Zinc abuse. an unsuspected cause of sideroblastic anemia

ID de revista: PMC1002314

PMID: 2400417

Autor principal: Forman WB

Revista: West J Med

Año: 1990

Plataforma de Búsqueda: PubMed

Metodología: Reporte de caso

Grupo de estudio: Adultos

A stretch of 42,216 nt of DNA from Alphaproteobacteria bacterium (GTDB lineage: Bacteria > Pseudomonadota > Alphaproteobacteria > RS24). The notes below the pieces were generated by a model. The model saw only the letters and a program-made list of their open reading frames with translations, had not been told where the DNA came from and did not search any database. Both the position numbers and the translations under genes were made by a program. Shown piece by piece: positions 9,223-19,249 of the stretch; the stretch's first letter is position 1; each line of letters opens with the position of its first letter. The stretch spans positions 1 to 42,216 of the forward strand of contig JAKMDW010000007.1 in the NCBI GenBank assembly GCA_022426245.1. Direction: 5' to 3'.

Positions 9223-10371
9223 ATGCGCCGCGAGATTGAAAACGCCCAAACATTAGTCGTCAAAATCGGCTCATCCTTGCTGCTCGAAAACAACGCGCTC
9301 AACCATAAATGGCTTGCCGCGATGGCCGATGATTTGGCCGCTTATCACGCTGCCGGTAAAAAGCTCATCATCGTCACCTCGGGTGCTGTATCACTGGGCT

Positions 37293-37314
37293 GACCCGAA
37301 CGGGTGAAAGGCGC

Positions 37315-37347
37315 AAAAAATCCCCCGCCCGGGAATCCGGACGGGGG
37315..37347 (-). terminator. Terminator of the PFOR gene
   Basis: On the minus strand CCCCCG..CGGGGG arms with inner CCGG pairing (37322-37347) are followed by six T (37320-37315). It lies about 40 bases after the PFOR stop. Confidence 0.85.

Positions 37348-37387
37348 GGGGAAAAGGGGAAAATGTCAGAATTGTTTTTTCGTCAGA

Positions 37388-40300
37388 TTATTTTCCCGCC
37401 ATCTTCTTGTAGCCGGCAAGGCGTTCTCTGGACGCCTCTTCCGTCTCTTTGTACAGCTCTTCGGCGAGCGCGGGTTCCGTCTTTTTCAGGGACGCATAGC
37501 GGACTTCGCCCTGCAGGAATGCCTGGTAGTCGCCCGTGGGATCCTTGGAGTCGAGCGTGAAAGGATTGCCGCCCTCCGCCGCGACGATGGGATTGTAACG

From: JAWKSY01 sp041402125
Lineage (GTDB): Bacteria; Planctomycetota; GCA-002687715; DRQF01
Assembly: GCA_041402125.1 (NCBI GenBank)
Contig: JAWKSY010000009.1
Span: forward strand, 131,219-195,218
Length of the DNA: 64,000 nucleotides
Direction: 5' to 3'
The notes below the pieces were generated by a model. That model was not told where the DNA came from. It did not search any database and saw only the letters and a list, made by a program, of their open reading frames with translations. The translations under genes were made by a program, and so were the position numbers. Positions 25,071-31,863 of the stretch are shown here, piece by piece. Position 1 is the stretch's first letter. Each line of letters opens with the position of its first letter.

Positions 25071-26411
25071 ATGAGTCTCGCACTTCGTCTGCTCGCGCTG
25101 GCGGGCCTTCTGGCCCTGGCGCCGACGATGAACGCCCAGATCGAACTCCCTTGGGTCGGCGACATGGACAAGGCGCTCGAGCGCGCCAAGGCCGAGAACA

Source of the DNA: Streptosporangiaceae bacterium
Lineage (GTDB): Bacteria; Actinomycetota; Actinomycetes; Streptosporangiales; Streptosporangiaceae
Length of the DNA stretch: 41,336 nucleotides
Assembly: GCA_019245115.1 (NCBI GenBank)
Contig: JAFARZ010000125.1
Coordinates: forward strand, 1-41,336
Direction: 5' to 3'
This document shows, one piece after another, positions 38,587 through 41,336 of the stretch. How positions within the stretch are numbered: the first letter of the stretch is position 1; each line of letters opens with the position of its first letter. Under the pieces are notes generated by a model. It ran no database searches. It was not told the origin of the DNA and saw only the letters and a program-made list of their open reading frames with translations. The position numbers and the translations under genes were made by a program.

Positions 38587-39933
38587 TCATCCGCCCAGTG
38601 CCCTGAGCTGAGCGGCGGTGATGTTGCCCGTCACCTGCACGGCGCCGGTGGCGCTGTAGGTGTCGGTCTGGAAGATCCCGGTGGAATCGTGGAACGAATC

SIDEROBLASTIC ANEMIAS are disorders ofthe bone marrow in which a characteristic accumulation of iron occurs in the early erythrocyte precursors. This accumulation develops around the nucleus, forming a ringed structure known as the ringed sideroblast. The abnormality is often associated with severe irreversible diseases of the bone marrow such as the myelodysplastic disorders and leukemia.’ A few disorders do not forecast such an ominous outcome as they are reversible by either treatment or withdrawal of the offending agent. Most reversible sideroblastic anemias are caused by drugs such as isoniazid and alcohol. The patient whose case is reported here, in an attempt to “control his anger,” ingested massive amounts of elemental zinc, 1 to 2 grams per day, over a several-month period, which led to the development of a sideroblastic anemia. The nature ofhis disorder was only determined by asking specific dietary questions relating to vitamin and mineral intake. This information was not volunteered by the patient during the routine initial history. We report his case and describe the pathophysiology ofzinc toxicity and its treatment.


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